MLB playoffs uitgebreid naar TIEN teams


Chipper JonesGoed nieuws voor de Boston Red Sox en Atlanta Braves van 2012: vanaf heden plaatsen vijf teams per league zich voor de playoffs. Nu gaat niet alleen de beste niet divisie-winnaar door, maar de twee beste niet divisie-winnaars. Deze twee, de wildcards, nemen het dan in een one-game-playoff tegen elkaar op. De winnaar van deze one-game-playoff speelt vervolgens uit tegen de beste ploeg in de playoffs, die niet in dezelfde divisie zit.

De reden voor de uitbreiding van de playoffs is dat commissioner Bud Selig extra spanning wil aan het einde van het seizoen. Hij redeneert dat hierdoor extra teams nog playoff-kansen hebben en daardoor langer tot het gaatje zullen gaan. Een bijkomend voordeel is dat de one-game-playoff er voor zorgt dat de wild-card een must-win game achter de rug heeft, wat de niet wild-card teams voordeel geeft.

Aan de andere kant hebben de afgelopen seizoenen bewezen dat het systeem zoals wij dat nu kennen prima werkt. Meerdere malen moest er een ‘Game 163’ aan te pas komen om een playoff-plaats te beslissen. En ook vorig jaar (hoewel er geen game 163 aan te pas kwam) was het spannend tot aan het einde. Sterker nog, de laatste week was onbelangrijk geweest in het toekomstige systeem, want dan hadden de Red Sox en de Braves het sowieso moeten opnemen tegen de Tampa Bay Rays en St. Louis Cardinals in de wild-card ronde en waren de collapses die de Red Sox en de Braves parten speelden een kanttekening.

Baseball-writer Joe Sheehan heeft in zijn uiterst interessante en informatieve e-mail newsletter (30 dollar per jaar: TIP) het volgende te zeggen over de nieuwe wild-card regel:

Maybe the Padres had their run a few years too early. In the wake of the Yankees/Rays non-race in the AL East, in which both teams made it perfectly clear that the division title meant little versus getting ready for the postseason, there’s a movement afoot to implement a rule change that would force teams in similar positions to value the division title more than it was valued this year. The most popular of these involves allowing a second wild-card team from each league, and having the two wild-card teams meet in a very short playoff, either one game or a best-of-three, to advance.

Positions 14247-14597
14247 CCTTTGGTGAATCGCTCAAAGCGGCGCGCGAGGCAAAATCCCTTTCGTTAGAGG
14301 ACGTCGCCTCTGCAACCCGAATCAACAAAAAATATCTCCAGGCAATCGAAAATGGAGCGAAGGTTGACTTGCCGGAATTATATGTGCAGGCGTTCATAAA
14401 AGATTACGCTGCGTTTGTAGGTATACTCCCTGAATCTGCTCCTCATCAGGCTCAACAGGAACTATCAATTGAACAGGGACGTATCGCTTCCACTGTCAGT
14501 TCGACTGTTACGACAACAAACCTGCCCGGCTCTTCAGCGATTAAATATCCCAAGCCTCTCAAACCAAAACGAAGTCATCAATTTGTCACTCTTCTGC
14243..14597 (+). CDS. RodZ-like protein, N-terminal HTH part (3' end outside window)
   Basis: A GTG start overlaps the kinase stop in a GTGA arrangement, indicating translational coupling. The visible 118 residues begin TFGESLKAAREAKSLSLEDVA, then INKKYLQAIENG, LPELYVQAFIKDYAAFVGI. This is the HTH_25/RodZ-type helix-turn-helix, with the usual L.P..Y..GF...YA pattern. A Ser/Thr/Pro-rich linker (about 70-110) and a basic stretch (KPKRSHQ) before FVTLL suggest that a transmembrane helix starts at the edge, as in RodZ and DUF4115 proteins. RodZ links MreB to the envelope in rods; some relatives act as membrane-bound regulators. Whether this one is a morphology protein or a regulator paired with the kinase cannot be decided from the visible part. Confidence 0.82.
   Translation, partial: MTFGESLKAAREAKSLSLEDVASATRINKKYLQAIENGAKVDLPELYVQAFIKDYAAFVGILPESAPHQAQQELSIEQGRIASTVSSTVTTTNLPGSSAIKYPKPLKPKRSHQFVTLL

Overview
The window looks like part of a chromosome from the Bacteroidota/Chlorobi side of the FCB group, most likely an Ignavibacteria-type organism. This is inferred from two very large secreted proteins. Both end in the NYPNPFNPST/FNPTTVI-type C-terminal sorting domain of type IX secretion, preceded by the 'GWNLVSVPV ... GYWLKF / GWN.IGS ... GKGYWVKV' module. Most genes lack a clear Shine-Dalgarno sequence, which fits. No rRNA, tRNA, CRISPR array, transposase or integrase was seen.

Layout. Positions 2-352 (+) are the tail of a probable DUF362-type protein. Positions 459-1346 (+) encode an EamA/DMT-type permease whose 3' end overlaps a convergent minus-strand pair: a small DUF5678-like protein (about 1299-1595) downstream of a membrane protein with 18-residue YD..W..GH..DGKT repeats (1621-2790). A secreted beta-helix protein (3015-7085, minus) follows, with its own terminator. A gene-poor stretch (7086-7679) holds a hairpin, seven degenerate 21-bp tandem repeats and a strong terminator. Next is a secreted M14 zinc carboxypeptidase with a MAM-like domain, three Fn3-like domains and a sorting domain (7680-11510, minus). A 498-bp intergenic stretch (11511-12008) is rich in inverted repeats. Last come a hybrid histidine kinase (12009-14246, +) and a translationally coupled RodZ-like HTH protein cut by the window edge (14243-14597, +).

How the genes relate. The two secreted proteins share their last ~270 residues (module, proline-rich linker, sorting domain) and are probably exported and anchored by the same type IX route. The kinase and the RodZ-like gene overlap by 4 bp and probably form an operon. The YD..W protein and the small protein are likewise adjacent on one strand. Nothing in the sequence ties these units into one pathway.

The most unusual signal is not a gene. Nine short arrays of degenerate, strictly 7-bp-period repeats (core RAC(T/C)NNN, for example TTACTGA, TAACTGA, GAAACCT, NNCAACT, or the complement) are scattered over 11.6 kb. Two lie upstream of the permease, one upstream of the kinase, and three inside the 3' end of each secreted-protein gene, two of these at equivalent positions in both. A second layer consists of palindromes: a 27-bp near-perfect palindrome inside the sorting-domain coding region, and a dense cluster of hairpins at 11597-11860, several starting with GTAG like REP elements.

I called this idea “unimaginably stupid” on Twitter, and trust me, I was underselling its problems. The idea is to make winning a division more valuable than winning the wild card, so much so that a team will have to try to win its division. What it effectively does, though, is make winning a bad division valuable. To use the 2010 AL season as an example, the Twins and the Rangers, both inferior to both the Yankees and Rays, would have been free to rest their regulars and set their rotations, because their divisions couldn’t produce a viable challenger. Meanwhile, the Rays and Yankees would be fighting for a division title to stay out of the Coin Flip Game. Despite being objectively better teams — both of them — they would both be disadvantaged relative to worse teams. A system that metes out punishment and reward in inverse proportion to quality is a bad system.

Let’s play it out, though. The Yankees and Rays bust their humps all month, win a few extra games, maybe 99 for the Rays, 98 for the Yankees. With a “second wild card” to play for, the Red Sox make a couple of small additions, pick up some wins in September and get to 91. One of those extra wins comes at the expense of the White Sox, who fade a bit faster, enabling the Red Sox to lock up their spot in the Coin Flip Game heading into their last series of the year.

Now, the #3 seed, the #4 seed are preparing for the playoffs, while the two best teams in the league are playing for the right to not be dropped into this unimaginably stupid Coin Flip Game against a team that, because the sixth-best team in the league is far enough behind the fifth-best, is itself resting! Moreover, after proving itself to be eight or so games better than than its divisional partner over a full season of play, the second-place team is now, after losing its run at the division title,

The second-best team in baseball could go from fighting for a division title and the best record in its league to a one-game playoff against a team it was miles ahead of for six months. It may sound far-fetched, but it is not that far removed from what we would have had this year had the rule been in place. It’s pretty much what you would have gotten in the AL in 2005, where the Yankees and Red Sox tied for first place while the “second wild card” would have been the Indians, five games clear of the A’s for the #5 seed.

Foto: Getty Images

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